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In 1948, a letter laid the foundation for a scandalous love affair which lasted for almost a decade and produced three children and five feature films. Its author was Ingrid Bergman, one of Hollywood’s most popular and glamorous stars. After seeing Rome, Open City and Paisan, the Casablanca-star was struck with admiration for director Roberto Rossellini and expressed her desire to collaborate with him, despite the fact that she only knew one sentence of Italian (“Ti amo”). The filmmaker duly obliged and offered her the lead in Stromboli. Rossellini and Bergman were both married at the time, but their relationship immediately moved beyond the professional level and an international scandal ensued. Until their divorce in 1957, the couple collaborated closely on a number of films. The movies performed disastrously with audiences and critics alike, but they found support from the Cahiers du Cinéma and particularly Eric Rohmer. Since then, the films have been re-evaluated and three of them are now being re-released for home viewing. The BFI’s box-set offers complete restorations of Stromboli – Land of God, Journey to Italy, and Fear on Blu-ray. The films are also available individually on DVD.
Roberto Rossellini was one of the figureheads of Italian neorealism which emerged in the aftermath of the Second World War. These films were seen as an antidote to Hollywood escapism. They tell stories set amongst the working class, are filmed on real locations and frequently use non-professional actors. In Stromboli, the strongest feature in the collection, we can witness Rossellini transition from his neorealist roots to his later, more conventional work. After the war, Karen (Bergman) marries Antonio a simple fisherman (Mario Vitale) and follows him to the actively volcanic island of Stromboli. For Antonio this is home, but for Karen the island quickly transforms into a desolate prison of desperation. Most of the village’s population has left for America and those who are left fail to accept the tall blonde as one of their own. The local priest and a lighthouse keeper provide some support, but Karen cannot feel comfortable and eventually she decides to defy the volcano.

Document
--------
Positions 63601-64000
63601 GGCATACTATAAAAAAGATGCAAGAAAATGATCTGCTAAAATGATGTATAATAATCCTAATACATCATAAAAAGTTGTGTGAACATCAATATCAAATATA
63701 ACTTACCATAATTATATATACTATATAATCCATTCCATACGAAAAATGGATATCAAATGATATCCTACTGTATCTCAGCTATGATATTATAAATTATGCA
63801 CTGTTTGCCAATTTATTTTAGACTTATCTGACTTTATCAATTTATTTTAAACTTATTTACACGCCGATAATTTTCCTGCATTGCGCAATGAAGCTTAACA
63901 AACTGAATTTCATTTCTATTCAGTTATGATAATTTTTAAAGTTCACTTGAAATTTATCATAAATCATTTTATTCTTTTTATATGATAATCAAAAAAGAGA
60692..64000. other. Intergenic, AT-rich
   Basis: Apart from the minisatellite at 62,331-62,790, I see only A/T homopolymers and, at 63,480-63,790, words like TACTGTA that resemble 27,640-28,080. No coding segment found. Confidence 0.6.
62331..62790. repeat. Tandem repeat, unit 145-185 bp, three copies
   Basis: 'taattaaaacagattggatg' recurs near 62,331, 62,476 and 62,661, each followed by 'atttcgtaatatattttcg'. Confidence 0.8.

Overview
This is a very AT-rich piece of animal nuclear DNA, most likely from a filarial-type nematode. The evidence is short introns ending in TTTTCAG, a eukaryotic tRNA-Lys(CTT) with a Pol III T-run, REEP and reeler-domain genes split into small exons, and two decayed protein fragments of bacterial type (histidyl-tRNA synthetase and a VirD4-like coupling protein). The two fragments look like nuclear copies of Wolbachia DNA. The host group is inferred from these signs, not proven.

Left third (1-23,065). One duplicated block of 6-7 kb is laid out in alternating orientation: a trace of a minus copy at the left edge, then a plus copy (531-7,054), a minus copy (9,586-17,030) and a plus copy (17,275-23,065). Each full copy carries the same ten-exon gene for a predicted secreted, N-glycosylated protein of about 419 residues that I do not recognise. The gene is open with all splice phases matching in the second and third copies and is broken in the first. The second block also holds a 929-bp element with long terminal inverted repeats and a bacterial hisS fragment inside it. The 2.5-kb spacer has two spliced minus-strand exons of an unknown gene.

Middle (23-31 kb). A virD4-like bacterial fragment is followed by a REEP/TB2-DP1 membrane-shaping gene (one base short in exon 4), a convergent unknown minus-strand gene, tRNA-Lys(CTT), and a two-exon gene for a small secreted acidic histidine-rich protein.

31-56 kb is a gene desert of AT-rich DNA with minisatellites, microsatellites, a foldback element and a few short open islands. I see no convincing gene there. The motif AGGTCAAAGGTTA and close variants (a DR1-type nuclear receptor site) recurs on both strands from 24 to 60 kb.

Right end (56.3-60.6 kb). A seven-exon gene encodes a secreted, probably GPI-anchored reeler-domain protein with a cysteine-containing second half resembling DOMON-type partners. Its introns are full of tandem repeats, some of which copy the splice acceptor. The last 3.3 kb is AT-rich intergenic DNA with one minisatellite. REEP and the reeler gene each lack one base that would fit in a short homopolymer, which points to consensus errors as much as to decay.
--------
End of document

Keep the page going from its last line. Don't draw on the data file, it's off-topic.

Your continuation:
Rossellini makes brilliant use of the locations to complement Bergman’s performance convey his protagonist’s desperation. The volcano is a site of spectacular beauty, but in Stromboli it is the villain of the piece. It radiates danger in a hostile environment, a powerful metaphor for Antonio’s fiery passion and the locals’ mistrust of outsiders. Despite the presence of a Hollywood star, the film remains faithful to its art cinema roots and Rossellini takes the time to reminisce about ordinary life (the film’s most spectacular set-piece depicts a realistic tuna-raid) and spiritual questions.
In 1954’s Journey to Italy, Bergman is joined by George Sanders on the peninsula. They play a married couple who confront their dormant relationship troubles during a week-long trip to Naples. Once again desperation is the dominant emotion, but like Mount Vesivus is calmer than Stromboli, Katherine is much more restrained than Karen. While her husband unsuccessfully pursues a girl on a nearby island, we follow Bergman to the sites and attractions of the city. Cynics will question the involvement of the local tourist board, but Rossellini makes sure these trips have meaning. Sightseeing creates a link between the past and the present, between history and memory. The only thing separating the married couple and two people who died in Pompeii are a couple of millennia. François Truffaut’s claim that Journey to Italy marks the first modern film seems hyperbolic in retrospect, but it still holds up as fascinating viewing.
For Fear, the final collaboration with Bergman, Rossellini moves into the territory of genre cinema with mixed results. In this Hitchcockian noir-thriller based on a German novel by Stefan Zweig, Bergman has to hide an affair from her husband, which becomes increasingly difficult when her lover’s ex turns up at her doorstep demanding large sums of money. There are some cleverly executed twists, turns and powerplays, but the film never manages to captivate. Are we supposed to feel sorry for Bergman’s hopeless situation? Or are we supposed to gleefully enjoy her suffering? Fear never settles on a tone and the rushed ending is similar to the conclusion of Journey to Italy, but has no credibility whatsoever in this case.
Special Features: a documentary about Magnani-Rossellini-Bergman scandal; Ingrid Bergman at the National Film Theatre; video essay by Tag Gallagher; Italian cut of Journey to Italy; audio commentary by academic Laura Mulvey for Journey to Italy; Isabella Rossellini’s tribute to her father; illustrated booklet.